Everyday the children of the neighborhood known as "Tire Dié", in the city of Santa Fe, wait for the train to ask for money, shouting "Tire dié!" (toss me a dime!) to the passengers. ...
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Due to the flood of the river Salado, the Gaitáns, a poor family living in the North of Argentina, have lost their house. Forced to make multiple train rides in order to escape the rising ... See full summary »
The married Bongwan leaves home in the dark morning and sets off to work. The memories of the woman who left weigh down on him. That day Bongwan's wife finds a love note, bursts into the office, and mistakes Areum for the woman who left.
Five young boys in pre-puberty are collectively attracted by a beautiful, young woman, Bernadette Jouve. She awakes in them the springs of luminous sensuality. As they are too young to love... See full summary »
This picture depicts the eruption of the volcano by which over 30,000 souls were hurled into eternity. The numerous explosions which took place during the eruption are plain to be seen. ... See full summary »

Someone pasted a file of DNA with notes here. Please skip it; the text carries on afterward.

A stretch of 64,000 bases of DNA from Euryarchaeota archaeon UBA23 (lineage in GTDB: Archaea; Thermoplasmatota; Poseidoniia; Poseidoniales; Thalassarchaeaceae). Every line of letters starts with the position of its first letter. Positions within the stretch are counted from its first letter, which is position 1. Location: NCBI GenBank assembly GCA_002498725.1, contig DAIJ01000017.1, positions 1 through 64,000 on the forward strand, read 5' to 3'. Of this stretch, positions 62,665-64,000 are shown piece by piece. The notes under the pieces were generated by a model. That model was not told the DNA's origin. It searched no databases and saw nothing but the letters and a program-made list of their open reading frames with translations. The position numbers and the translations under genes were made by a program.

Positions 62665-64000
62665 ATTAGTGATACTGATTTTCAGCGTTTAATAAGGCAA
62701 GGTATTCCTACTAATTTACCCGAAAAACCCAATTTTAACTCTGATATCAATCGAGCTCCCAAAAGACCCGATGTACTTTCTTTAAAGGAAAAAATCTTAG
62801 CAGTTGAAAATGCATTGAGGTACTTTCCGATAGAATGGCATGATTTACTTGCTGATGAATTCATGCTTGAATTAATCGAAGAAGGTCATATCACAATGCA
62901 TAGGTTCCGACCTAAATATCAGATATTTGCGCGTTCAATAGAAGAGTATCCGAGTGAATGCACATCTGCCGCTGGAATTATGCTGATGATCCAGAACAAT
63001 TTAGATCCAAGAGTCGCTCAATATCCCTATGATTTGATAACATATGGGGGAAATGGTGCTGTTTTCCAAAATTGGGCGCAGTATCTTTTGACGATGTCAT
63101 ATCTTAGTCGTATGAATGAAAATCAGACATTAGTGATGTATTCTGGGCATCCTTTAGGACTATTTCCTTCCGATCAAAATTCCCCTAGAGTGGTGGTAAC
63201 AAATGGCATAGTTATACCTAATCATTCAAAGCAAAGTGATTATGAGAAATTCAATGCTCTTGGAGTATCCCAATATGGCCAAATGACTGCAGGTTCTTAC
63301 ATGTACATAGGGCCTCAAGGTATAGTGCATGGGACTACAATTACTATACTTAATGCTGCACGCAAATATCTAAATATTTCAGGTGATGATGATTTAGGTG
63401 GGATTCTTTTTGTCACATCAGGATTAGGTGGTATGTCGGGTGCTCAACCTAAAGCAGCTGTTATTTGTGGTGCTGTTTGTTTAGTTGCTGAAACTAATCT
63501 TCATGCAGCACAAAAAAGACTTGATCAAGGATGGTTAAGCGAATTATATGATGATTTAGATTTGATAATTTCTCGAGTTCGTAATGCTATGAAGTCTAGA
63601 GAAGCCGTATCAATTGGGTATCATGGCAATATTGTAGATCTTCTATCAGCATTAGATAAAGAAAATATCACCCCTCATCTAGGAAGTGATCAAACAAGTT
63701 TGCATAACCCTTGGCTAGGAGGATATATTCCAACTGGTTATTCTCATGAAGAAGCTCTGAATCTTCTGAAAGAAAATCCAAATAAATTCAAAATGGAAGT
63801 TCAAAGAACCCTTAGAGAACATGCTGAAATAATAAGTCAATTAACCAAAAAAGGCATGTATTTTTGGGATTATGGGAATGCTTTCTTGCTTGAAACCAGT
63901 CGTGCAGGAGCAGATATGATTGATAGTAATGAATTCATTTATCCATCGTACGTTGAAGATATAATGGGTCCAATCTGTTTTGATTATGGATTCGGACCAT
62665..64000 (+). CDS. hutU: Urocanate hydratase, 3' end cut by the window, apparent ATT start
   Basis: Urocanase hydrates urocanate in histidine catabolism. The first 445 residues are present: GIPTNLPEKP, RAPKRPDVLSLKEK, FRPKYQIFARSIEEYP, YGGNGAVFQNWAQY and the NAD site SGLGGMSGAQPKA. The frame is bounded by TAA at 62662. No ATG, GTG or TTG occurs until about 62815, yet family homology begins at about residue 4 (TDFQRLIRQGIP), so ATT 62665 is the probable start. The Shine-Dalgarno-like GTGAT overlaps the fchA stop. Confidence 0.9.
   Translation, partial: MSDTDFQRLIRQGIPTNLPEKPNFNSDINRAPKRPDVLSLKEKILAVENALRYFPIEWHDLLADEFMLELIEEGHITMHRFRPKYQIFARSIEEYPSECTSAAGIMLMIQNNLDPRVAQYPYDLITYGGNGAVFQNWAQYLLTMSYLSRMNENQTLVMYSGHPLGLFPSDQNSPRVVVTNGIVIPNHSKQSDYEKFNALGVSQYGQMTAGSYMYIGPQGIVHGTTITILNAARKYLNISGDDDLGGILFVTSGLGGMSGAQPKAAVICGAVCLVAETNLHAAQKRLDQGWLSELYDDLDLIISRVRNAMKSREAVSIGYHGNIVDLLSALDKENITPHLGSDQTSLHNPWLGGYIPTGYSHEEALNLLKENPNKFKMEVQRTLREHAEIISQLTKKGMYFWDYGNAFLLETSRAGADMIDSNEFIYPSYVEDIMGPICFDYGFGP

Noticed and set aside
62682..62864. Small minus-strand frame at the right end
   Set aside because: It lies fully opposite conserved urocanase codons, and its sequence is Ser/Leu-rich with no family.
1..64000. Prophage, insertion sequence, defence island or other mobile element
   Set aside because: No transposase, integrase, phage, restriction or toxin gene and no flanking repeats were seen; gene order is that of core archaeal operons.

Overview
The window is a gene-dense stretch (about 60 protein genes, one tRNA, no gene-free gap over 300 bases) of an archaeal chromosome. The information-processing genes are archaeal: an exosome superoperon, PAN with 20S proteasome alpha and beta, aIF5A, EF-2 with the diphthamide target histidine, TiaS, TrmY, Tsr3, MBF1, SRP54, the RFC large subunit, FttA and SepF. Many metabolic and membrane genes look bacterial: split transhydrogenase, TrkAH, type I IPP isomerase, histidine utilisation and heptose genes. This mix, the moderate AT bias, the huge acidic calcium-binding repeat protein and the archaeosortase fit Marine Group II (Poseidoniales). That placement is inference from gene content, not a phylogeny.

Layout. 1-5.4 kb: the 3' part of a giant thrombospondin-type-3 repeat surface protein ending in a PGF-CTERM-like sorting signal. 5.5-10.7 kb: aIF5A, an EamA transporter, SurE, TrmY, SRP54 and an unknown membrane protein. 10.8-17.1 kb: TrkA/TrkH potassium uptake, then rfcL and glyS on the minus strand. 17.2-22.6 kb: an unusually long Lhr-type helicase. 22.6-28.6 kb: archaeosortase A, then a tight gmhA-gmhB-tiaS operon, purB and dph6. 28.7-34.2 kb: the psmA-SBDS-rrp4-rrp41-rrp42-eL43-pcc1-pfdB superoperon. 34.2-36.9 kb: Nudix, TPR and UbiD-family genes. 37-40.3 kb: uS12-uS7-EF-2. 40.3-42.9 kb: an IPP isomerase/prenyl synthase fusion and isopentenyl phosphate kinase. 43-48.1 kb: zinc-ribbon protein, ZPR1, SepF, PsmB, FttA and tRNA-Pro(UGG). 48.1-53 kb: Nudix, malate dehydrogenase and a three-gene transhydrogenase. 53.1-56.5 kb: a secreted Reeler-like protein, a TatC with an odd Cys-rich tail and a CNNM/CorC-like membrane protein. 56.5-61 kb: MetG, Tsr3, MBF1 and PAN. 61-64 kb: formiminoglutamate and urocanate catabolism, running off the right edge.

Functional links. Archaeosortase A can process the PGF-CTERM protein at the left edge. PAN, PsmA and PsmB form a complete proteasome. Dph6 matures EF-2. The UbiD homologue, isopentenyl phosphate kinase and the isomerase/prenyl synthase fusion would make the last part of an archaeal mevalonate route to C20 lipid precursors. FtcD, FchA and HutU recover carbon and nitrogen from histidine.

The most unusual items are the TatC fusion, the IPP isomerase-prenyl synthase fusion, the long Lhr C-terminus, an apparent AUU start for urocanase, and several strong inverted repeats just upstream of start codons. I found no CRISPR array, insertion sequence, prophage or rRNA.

Fictional film that simulates being a documentary about filmmakers who exploit the misery with mercantilist purposes. It is a scathing criticism "porno-misery" and the opportunism of the ... See full summary »
Luis Alfonso Londoño,
Everyday the children of the neighborhood known as "Tire Dié", in the city of Santa Fe, wait for the train to ask for money, shouting "Tire dié!" (toss me a dime!) to the passengers. Considered the first survey-on-film in Latin America.Written by
Edgar Soberón Torchia <firstname.lastname@example.org>
Considered as the first survey documentary, "Tire dié" was originally a photographic essay, proposed by Neo-realist filmmaker Fernando Birri to his students, when he founded the first documentary school in Latin America. The students researched the living conditions in the province of Santa Fe (Argentina), and finally chose one subject for the documentary: the children of the Tire Dié neighborhood, who risked their lives every day, waiting for the passing of a train, to run and beg by the rails, yelling to the passengers "Tire die(z centavos", or "Toss me a dime".) Given the low budget of the production, the filmmakers worked with limited conditions and were forced to re-release the film with added narration to supply the deficiency of the direct sound. Yet it is a moving documentary, and it became one of the founding stones of the "New Latin American cinema" movement in the late 1950s and the Sixties.
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